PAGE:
Grizzly bear
An archery hunter who was attacked by a sow grizzly bear while hunting in the Caribou-Targhee National Forest in the vicinity of Yale Creek near Sawtell Peak Monday was released from the Madison County hospital after walking out under his own power.

The archer sustained injuries to his hand and wrist. He had no broken bones but he did have soft tissue damage. He was treated and received antibiotics and painkillers, according to officials from the Idaho Department of Fish and Game (IDFG).

Mike Adams, 55, of Idaho Falls, reportedly was carrying bear spray but apparently couldn't access it when the attack occurred. He tried to shoot the bear several times with a .44 magnum revolver pistol at point-blank range.

Following the attack, Adams was able to reach his cell phone and was able to dial 911 to call for help.

On Monday afternoon, the IDFG went to the area of the incident to assess the situation and to attempt to determine the condition of the grizzly, who the hunter said had three cubs with her.

"We did have a team out there all afternoon yesterday searching the area. They could not confirm that the bear had actually been hit," said Gregg Losinski, regional conservation educator for Fish and Game. "Not saying that it wasn't [hit], but we couldn't find any sign of blood or a carcass at the scene."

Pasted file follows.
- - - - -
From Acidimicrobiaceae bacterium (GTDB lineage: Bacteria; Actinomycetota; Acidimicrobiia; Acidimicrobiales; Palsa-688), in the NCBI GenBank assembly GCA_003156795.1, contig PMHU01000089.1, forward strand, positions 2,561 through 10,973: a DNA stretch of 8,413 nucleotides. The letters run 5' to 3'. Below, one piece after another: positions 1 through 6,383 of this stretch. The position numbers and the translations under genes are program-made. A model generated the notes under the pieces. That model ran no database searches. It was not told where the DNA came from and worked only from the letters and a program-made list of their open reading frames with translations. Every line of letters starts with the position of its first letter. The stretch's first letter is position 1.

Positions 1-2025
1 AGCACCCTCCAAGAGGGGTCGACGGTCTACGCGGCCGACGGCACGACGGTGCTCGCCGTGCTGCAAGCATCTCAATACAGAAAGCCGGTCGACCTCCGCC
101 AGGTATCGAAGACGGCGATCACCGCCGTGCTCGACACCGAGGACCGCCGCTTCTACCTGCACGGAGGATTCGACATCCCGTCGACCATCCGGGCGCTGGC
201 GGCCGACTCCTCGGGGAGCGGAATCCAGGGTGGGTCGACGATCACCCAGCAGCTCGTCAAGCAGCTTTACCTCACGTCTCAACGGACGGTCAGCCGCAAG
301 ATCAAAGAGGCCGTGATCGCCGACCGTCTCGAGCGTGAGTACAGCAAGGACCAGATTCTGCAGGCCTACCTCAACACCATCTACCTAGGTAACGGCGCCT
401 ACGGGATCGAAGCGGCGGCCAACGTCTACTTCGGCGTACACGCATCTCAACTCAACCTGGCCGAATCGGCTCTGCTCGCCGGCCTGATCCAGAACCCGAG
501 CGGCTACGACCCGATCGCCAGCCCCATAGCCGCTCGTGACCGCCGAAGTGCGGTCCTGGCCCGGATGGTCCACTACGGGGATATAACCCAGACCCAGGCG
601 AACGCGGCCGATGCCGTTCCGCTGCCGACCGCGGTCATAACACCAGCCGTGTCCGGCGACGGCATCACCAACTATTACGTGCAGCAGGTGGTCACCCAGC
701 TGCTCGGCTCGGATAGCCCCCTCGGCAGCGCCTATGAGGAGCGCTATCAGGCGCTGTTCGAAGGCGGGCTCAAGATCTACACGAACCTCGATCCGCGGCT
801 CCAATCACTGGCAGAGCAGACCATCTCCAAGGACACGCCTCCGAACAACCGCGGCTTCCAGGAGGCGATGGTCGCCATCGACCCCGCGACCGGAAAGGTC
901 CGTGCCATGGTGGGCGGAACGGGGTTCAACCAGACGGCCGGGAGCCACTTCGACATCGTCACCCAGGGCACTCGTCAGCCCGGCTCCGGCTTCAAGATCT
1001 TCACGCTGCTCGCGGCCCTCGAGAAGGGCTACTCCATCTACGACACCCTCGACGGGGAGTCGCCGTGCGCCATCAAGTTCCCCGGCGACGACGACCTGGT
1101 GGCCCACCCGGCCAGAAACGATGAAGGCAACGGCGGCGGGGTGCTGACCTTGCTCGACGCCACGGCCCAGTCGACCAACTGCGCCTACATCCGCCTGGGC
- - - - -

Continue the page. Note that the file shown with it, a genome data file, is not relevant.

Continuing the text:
Losinski did reveal that there was a bear's food cache at the scene containing a deer carcass.

"It would lead a bear to defend its position," Losinski said. "It was a matter of surprise or defense."

The attack was likely spurred because the bear did not hear Adams approaching.

"The lay of the land was such that the hunter didn't see the bears and the bears didn't see the hunter. He popped up over the rise and was in fairly close proximity. Those things, along with the possibility with the [nearby] stream running full and making noise to cover his approach, all those things could have led to a situation of surprise."

Losinski said there was no chance of Adams being charged for firing at the bear because he did nothing wrong.

"Any time an animal attacks a person, the person has the right to self defense," Losinski said.

In the case of such incidents involving attacks on humans by wildlife, IDFG has a special cadre of professionals called the WHART Team (Wildlife Human Attack Response Team) trained and equipped to rapidly respond to such situations.

According to Losinski, 90 percent of bear attacks are because of surprise and only 10 percent are predatory. Losinski added a word of advice to those who may be out hunting at this time of year.

"Be smart when you're out there. If possible, hunt in pairs and carry bear spray," Losinski said.